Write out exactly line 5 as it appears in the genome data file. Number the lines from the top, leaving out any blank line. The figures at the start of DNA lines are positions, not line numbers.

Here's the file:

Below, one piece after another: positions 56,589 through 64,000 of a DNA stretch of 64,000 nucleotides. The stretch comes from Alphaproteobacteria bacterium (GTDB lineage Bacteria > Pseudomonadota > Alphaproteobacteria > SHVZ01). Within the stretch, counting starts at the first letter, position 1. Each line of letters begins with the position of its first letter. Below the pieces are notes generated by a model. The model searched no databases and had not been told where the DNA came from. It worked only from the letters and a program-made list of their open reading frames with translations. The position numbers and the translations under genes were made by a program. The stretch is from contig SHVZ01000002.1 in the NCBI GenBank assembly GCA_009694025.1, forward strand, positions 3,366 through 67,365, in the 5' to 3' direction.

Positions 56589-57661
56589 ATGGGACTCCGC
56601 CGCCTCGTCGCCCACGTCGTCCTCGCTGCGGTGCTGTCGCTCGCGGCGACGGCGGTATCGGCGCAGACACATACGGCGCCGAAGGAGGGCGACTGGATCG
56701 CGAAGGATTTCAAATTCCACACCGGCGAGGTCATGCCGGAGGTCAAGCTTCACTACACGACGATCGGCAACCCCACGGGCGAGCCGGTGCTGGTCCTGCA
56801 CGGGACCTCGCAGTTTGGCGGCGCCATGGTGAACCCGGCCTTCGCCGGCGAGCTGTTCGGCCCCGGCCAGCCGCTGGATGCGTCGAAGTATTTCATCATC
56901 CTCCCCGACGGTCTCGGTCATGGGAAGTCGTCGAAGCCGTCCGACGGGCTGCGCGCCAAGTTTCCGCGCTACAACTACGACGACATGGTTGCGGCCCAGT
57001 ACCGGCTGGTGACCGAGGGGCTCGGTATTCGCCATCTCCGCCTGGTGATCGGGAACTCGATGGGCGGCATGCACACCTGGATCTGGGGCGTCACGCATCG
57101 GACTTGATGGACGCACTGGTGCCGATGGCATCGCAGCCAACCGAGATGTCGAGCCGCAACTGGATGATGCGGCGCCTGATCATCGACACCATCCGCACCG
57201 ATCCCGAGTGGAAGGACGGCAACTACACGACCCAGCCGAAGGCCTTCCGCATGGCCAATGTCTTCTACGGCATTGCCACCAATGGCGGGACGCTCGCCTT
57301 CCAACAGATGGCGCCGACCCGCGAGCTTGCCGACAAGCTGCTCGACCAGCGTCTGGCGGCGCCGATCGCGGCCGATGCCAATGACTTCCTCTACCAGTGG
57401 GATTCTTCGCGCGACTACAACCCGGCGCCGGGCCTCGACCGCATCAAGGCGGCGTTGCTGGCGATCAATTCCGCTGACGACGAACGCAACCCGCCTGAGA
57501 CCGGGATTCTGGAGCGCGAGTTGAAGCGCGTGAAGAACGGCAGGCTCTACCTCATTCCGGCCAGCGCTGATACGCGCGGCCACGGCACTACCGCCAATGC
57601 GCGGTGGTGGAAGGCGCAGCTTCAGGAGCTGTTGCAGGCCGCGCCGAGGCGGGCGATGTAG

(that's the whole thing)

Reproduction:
56701 CGAAGGATTTCAAATTCCACACCGGCGAGGTCATGCCGGAGGTCAAGCTTCACTACACGACGATCGGCAACCCCACGGGCGAGCCGGTGCTGGTCCTGCA